Stepping off the bus and onto the festival grounds for the first night of SnowGlobe, a bristling energy that is absolutely quintessential to this three day festival hits you in the face just hard enough to make you forget about the bite from the winter chill. With kids dressed from head to toe in ski gear, but still managing to pull off that nu-rave flare through several bulky layers, each demonstrated that they are not here for the “scene,” but for the love of the music. In that moment, it’s impossible not to whisper to yourself, perhaps only in your head, “We have arrived.”
But due to a hang up at the hotel, there was no time to waste soaking it all in. Instead, after getting through the gates with hundreds of kids clamoring to meet up with friends and start their three day adventure, it was off to the races to the Sierra Tent, where Canadian whiz-kid Vanic had already been firing off a trap maelstrom that could be heard from hundreds of yards away. And the scene at the tent was insane. It’s hard to recall a non-headlining act commanding such an audience at the festival, especially so early on. But the reason for this warm reception was obvious: Vanic was dropping hit after hit featured on his SnowTape mix, which for many, was the first time hearing what this legend-in-the-making had to offer. Initially, the heat emanating from the crowd was almost unbearable, but after stripping off the jacket, hats, and gloves, and setting in towards the side of the tent (which had a very welcome draft), the music unraveling drop after drop, it became apparent that this might be one of the best sets of the entire festival. Indeed, Vanic set the tone for what would be an absolutely incredible display of musical talent.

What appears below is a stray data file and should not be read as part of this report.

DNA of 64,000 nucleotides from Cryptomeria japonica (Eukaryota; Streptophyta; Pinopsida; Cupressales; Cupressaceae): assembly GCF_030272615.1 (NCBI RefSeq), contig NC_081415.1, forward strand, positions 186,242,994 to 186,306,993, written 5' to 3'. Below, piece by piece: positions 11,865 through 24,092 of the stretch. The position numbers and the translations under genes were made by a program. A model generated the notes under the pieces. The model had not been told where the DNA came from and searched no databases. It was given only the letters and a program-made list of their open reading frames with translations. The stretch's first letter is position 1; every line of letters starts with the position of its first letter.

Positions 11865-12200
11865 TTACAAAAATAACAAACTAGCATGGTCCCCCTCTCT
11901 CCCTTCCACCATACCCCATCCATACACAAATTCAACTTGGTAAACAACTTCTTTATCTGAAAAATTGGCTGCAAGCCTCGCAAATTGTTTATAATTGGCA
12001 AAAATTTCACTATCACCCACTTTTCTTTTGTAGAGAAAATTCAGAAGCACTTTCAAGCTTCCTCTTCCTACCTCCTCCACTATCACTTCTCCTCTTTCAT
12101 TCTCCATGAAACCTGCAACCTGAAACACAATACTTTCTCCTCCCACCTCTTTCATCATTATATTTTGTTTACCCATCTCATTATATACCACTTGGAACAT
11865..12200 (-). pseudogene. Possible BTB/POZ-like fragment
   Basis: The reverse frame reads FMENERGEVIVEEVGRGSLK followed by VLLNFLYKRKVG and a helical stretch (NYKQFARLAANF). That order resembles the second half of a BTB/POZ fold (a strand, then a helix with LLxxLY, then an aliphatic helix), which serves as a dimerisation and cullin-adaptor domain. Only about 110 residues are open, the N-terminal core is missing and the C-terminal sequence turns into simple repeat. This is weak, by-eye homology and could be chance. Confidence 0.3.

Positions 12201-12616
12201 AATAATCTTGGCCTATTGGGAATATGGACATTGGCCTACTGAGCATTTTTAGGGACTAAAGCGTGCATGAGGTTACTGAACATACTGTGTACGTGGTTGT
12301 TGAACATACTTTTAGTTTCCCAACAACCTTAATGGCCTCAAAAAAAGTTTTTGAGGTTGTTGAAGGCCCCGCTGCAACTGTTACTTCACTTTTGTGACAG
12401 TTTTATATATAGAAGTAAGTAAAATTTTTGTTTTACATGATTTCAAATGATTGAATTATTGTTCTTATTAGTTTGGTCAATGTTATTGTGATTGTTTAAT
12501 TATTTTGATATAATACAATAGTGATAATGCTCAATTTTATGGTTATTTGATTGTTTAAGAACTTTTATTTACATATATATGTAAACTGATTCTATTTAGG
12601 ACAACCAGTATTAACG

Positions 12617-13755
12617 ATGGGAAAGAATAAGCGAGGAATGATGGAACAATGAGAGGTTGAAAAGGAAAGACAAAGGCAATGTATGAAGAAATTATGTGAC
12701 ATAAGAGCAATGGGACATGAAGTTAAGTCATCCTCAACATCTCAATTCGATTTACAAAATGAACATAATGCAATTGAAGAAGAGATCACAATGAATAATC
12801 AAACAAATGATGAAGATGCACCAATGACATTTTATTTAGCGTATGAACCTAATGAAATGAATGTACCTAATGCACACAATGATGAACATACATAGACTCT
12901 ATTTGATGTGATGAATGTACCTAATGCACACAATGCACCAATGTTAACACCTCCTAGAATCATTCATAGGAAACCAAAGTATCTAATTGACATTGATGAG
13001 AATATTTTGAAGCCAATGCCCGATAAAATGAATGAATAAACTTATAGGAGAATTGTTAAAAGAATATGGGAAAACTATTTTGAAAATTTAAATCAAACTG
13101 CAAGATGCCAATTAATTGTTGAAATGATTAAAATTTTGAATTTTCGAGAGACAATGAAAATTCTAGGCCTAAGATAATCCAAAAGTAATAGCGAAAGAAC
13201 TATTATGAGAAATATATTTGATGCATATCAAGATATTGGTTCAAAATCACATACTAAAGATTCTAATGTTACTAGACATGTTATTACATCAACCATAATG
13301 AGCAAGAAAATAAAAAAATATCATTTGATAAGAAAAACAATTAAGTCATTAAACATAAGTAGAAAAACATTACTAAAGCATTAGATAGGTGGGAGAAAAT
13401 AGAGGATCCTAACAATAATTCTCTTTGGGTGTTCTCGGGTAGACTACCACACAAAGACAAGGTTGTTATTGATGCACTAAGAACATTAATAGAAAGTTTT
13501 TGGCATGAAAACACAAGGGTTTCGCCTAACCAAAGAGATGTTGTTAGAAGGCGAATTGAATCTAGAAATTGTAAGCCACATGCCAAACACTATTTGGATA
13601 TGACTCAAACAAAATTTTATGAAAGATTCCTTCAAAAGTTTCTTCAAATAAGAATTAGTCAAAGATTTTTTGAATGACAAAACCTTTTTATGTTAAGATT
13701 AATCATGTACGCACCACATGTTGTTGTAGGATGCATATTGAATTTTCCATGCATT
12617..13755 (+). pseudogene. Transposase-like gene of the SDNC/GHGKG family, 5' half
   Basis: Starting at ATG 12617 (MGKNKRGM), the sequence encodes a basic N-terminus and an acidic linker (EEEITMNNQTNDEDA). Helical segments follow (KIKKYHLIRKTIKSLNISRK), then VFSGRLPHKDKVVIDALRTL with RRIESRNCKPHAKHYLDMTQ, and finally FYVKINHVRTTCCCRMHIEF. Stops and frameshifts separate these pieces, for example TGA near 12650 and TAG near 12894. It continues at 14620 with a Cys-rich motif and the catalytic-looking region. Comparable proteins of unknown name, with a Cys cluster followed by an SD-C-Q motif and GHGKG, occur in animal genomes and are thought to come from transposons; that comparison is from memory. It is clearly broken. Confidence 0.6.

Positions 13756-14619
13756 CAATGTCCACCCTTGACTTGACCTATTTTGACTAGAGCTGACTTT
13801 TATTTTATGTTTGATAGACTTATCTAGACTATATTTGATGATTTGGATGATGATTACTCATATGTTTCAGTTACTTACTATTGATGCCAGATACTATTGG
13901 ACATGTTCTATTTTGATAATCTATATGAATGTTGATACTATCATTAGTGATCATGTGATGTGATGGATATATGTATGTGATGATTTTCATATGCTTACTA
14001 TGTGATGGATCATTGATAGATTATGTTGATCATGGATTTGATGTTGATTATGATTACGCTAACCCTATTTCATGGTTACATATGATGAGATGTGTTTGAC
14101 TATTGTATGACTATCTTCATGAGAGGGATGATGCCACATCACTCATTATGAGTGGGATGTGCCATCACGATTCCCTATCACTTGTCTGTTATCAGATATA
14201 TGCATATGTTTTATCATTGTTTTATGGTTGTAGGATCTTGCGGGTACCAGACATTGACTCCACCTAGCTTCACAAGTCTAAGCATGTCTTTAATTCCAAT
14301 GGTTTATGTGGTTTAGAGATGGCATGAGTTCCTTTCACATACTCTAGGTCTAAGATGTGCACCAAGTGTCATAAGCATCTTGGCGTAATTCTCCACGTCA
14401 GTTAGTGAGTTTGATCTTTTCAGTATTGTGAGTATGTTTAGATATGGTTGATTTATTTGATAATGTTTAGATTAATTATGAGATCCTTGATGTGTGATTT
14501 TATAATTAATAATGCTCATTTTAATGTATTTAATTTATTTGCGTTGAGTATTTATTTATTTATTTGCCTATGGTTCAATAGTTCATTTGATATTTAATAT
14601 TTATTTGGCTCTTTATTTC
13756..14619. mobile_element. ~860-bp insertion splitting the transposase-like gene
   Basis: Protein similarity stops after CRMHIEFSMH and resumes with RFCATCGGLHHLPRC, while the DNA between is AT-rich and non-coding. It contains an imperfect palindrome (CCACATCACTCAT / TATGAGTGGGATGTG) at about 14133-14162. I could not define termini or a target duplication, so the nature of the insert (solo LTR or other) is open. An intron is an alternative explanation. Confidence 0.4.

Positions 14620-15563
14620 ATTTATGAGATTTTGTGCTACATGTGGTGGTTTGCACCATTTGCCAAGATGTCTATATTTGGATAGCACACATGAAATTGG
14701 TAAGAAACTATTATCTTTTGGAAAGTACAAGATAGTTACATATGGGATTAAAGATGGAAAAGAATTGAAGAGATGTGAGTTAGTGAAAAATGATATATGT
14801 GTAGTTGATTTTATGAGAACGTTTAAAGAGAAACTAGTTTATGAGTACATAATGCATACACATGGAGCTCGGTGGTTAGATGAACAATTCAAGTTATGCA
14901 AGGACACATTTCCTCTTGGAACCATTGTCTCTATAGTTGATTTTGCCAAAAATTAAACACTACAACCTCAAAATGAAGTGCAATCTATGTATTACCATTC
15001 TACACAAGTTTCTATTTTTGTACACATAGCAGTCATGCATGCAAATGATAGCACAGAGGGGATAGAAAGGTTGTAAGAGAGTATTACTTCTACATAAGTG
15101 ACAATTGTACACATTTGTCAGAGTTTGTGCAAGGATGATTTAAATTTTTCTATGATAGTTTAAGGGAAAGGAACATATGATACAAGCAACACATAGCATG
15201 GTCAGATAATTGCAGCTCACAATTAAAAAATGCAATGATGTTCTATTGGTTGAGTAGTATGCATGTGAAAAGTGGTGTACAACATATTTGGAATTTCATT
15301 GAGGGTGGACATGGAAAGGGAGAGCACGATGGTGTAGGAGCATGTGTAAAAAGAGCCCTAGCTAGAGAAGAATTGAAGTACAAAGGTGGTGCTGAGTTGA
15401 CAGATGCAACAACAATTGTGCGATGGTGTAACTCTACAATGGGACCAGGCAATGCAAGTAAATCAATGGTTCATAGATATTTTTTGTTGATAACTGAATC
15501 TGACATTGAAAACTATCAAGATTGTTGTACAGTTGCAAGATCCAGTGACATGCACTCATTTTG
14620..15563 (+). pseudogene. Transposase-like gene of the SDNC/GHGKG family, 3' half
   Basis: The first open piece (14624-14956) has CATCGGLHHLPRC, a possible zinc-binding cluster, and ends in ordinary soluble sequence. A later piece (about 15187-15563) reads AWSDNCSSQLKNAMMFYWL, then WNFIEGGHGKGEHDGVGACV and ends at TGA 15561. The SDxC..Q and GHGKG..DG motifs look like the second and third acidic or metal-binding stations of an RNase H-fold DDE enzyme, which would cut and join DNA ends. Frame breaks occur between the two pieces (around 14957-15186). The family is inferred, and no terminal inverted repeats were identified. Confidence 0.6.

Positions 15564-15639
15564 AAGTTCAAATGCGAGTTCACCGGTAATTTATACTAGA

Next up at the Sierra tent was NGHTMRE, whose meteoric rise in the EDM industry has been almost too quick and epic to believe. Now a part of Skrillex’s OWSLA label, NGHTMRE carried the torch lit by Vanic, and dropped sonic booms on a crowd that somehow seemed to have grown a bit. It was full sardine mode by this point, and despite the de minimus amount of wiggle room available, people were losing their minds and jumping for the ceiling as he dropped blazing remixes of Keys ‘N Krates’ “Dum Dee Dum,” GTA’s “Red Lips,” and original jams like “You.” It was clear, however, that he was not going to show all his cards at once, but was holding back a few of tricks in his bag for his after party slated at XHale later that night. (Indeed, at that after party, he dropped a fantastic remix of Adele’s “Hello,” which surprisingly enough would not be the last time that particular song was sampled throughout the week.) By the end of his set, there was just one song that would be unacceptable not to play, and giving into the crowd’s demands, he dropped his now famous smash hit, “Street,” and after lighting the powder keg, blew the place up with the VIP remix at the second chorus.
Topping off an incredible start to the festival was Jack Ü, which presented an impressive array of furious trap and hard style hits. Perhaps to the dismay of some, they mostly shied away from playing tracks from their widely acclaimed inaugural album, and seemed to focus on a lot of material from Sonny’s earlier career, but it was nonetheless a fantastic set from start to end. Upping the ante from last year, the main stage featured fireworks during all three nights during the headlining set, which the fans embraced with doe eyes and enthusiastic applause.